MONDAY, March 6, 2017 – Survival rates for children who get kidney transplants have improved significantly over the last half-century, a new study finds. "The outlook for infants and children with end-stage kidney disease was once dismal, with poor survival rates after transplant. There has been great progress in pediatric kidney transplantation, and now the patient survival rate is almost 100 percent," said the study's principal investigator, Dr. Srinath Chinnakotla. Chinnakotla is an associate professor of surgery at the University of Minnesota Masonic Children's Hospital in Minneapolis, where the study was done. Since 2002, 97 percent of children who had kidney transplants at the hospital were alive a year later. That compares to 85 percent 40 to 50 years ago, the study showed. Long-term outcomes have also improved. Only 42 percent of kids who got a new kidney between 1963 and 1983 ... Read more

Related support groups: Renal Transplant, Organ Transplant - Rejection Prophylaxis, Organ Transplant, Kidney Transplant, Rejection Prophylaxis

Non-English Speakers Less Likely to Be on Kidney Transplant List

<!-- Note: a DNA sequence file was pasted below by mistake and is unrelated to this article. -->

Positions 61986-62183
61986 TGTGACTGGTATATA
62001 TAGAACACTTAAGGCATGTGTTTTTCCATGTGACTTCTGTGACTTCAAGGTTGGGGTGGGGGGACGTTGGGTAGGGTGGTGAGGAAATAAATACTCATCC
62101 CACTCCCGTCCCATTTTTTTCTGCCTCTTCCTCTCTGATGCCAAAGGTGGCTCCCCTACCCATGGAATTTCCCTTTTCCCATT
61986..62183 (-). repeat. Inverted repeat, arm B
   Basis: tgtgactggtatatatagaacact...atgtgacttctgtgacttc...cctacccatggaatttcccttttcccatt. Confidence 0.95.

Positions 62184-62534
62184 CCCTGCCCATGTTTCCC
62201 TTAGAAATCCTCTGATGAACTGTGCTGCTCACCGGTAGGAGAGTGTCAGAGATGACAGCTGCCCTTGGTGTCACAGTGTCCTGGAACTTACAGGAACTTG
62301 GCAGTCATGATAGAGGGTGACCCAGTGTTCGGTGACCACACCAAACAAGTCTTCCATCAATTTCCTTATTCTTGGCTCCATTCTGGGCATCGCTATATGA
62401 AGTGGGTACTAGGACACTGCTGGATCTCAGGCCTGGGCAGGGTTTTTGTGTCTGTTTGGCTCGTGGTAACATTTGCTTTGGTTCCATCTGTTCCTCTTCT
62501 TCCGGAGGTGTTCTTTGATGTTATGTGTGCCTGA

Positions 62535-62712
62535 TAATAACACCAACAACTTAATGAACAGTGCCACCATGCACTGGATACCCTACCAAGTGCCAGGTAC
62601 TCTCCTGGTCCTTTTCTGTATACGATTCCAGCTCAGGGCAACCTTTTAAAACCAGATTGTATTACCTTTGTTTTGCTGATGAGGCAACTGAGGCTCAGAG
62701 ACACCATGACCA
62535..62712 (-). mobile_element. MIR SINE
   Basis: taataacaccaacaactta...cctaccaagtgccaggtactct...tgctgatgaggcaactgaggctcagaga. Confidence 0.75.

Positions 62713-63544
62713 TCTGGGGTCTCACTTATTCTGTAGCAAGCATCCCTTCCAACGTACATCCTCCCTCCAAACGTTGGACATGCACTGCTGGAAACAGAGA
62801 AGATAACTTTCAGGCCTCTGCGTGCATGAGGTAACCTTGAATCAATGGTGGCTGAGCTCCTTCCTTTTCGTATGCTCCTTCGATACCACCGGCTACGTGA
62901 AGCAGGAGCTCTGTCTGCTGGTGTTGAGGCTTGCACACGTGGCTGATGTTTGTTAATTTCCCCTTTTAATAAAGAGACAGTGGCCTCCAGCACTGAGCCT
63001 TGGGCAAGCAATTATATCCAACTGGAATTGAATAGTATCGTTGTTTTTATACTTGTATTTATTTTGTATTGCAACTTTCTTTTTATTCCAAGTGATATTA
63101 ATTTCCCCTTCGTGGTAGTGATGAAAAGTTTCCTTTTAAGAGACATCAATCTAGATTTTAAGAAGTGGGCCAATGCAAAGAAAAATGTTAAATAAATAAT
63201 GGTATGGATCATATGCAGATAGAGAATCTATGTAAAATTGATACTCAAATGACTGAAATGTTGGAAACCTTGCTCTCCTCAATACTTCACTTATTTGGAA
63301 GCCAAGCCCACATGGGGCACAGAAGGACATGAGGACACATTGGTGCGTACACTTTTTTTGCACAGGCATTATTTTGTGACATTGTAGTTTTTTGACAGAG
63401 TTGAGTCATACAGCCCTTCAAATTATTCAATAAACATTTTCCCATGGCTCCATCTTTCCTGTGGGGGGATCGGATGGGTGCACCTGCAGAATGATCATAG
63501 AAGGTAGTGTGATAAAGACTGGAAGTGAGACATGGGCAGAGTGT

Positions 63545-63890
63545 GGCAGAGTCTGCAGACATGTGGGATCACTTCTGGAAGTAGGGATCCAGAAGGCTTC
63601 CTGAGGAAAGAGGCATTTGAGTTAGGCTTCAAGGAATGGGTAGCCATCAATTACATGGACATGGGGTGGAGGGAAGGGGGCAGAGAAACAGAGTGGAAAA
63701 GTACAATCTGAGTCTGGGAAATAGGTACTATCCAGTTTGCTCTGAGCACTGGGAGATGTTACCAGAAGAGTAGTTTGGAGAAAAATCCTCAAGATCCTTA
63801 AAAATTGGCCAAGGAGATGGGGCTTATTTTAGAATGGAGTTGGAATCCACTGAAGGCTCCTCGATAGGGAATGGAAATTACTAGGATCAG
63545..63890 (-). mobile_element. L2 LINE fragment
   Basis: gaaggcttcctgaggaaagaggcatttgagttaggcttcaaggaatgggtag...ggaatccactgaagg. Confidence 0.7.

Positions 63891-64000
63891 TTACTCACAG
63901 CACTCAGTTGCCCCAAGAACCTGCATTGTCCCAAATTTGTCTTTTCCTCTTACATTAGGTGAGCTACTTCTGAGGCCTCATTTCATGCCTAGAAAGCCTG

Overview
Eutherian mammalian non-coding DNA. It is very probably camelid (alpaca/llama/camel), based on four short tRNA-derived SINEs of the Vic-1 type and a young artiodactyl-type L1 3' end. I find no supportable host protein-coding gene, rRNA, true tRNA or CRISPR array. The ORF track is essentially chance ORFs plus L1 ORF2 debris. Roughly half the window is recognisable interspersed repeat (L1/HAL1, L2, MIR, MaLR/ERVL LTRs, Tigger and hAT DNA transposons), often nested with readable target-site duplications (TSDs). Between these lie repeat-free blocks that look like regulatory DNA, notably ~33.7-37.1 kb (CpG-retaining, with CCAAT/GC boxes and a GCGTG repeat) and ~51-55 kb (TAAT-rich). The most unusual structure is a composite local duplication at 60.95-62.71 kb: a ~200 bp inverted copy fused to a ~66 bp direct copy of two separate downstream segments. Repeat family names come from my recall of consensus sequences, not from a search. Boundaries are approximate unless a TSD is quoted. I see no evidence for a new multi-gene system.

Posted 9 Feb 2017 by Drugs.com

THURSDAY, Feb. 9, 2017 – Language barriers may prevent some eligible U.S. patients from receiving a kidney transplant, a new study suggests. Specifically, those who don't speak English may be less likely to complete the kidney transplant evaluation necessary for them to be placed on a waiting list for a kidney from a deceased donor. For the study, researchers analyzed data from kidney failure patients across the United States. The investigators found that patients who lived in neighborhoods where more than 20 percent of households didn't speak English were 29 percent less likely to be on a kidney transplant waiting list than those in neighborhoods where less than 1 percent of households didn't speak English. Although the study can't prove a cause-and-effect relationship, the researchers found the link between not speaking English and not being on a kidney transplant waiting list was ... Read more

Related support groups: Renal Failure, Renal Transplant, Chronic Kidney Disease, Organ Transplant - Rejection Prophylaxis, Organ Transplant, Organ Transplant - Rejection Reversal, Hyperphosphatemia of Renal Failure

Depression Often Untreated in Dialysis Patients

Posted 27 Jan 2017 by Drugs.com